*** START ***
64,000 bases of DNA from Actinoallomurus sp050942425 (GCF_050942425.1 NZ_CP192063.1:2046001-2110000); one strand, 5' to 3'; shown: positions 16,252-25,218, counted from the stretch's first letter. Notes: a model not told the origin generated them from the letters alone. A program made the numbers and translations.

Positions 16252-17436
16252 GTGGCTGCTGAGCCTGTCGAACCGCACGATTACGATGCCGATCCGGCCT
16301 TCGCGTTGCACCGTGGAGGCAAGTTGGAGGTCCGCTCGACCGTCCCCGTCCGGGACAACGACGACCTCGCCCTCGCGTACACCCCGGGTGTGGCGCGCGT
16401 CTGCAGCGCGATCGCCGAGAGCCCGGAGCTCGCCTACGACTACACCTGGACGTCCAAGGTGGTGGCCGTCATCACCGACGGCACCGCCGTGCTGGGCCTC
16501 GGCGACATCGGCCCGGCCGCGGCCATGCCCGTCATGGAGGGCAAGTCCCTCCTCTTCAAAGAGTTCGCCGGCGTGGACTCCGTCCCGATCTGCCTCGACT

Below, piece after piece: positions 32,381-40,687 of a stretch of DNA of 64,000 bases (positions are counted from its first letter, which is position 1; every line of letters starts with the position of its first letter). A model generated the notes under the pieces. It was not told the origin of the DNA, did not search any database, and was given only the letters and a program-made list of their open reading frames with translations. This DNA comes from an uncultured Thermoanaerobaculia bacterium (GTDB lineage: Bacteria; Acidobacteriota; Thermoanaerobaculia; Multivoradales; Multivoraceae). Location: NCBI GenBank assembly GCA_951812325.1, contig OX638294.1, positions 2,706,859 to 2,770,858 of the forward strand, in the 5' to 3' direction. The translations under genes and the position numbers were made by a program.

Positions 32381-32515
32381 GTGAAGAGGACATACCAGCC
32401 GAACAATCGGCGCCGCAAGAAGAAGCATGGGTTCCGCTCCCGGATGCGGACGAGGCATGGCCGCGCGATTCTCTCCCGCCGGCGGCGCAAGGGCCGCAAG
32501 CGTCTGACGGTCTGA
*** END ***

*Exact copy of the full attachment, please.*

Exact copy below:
64,000 bases of DNA from Actinoallomurus sp050942425 (GCF_050942425.1 NZ_CP192063.1:2046001-2110000); one strand, 5' to 3'; shown: positions 16,252-25,218, counted from the stretch's first letter. Notes: a model not told the origin generated them from the letters alone. A program made the numbers and translations.

Positions 16252-17436
16252 GTGGCTGCTGAGCCTGTCGAACCGCACGATTACGATGCCGATCCGGCCT
16301 TCGCGTTGCACCGTGGAGGCAAGTTGGAGGTCCGCTCGACCGTCCCCGTCCGGGACAACGACGACCTCGCCCTCGCGTACACCCCGGGTGTGGCGCGCGT
16401 CTGCAGCGCGATCGCCGAGAGCCCGGAGCTCGCCTACGACTACACCTGGACGTCCAAGGTGGTGGCCGTCATCACCGACGGCACCGCCGTGCTGGGCCTC
16501 GGCGACATCGGCCCGGCCGCGGCCATGCCCGTCATGGAGGGCAAGTCCCTCCTCTTCAAAGAGTTCGCCGGCGTGGACTCCGTCCCGATCTGCCTCGACT

Below, piece after piece: positions 32,381-40,687 of a stretch of DNA of 64,000 bases (positions are counted from its first letter, which is position 1; every line of letters starts with the position of its first letter). A model generated the notes under the pieces. It was not told the origin of the DNA, did not search any database, and was given only the letters and a program-made list of their open reading frames with translations. This DNA comes from an uncultured Thermoanaerobaculia bacterium (GTDB lineage: Bacteria; Acidobacteriota; Thermoanaerobaculia; Multivoradales; Multivoraceae). Location: NCBI GenBank assembly GCA_951812325.1, contig OX638294.1, positions 2,706,859 to 2,770,858 of the forward strand, in the 5' to 3' direction. The translations under genes and the position numbers were made by a program.

Positions 32381-32515
32381 GTGAAGAGGACATACCAGCC
32401 GAACAATCGGCGCCGCAAGAAGAAGCATGGGTTCCGCTCCCGGATGCGGACGAGGCATGGCCGCGCGATTCTCTCCCGCCGGCGGCGCAAGGGCCGCAAG
32501 CGTCTGACGGTCTGA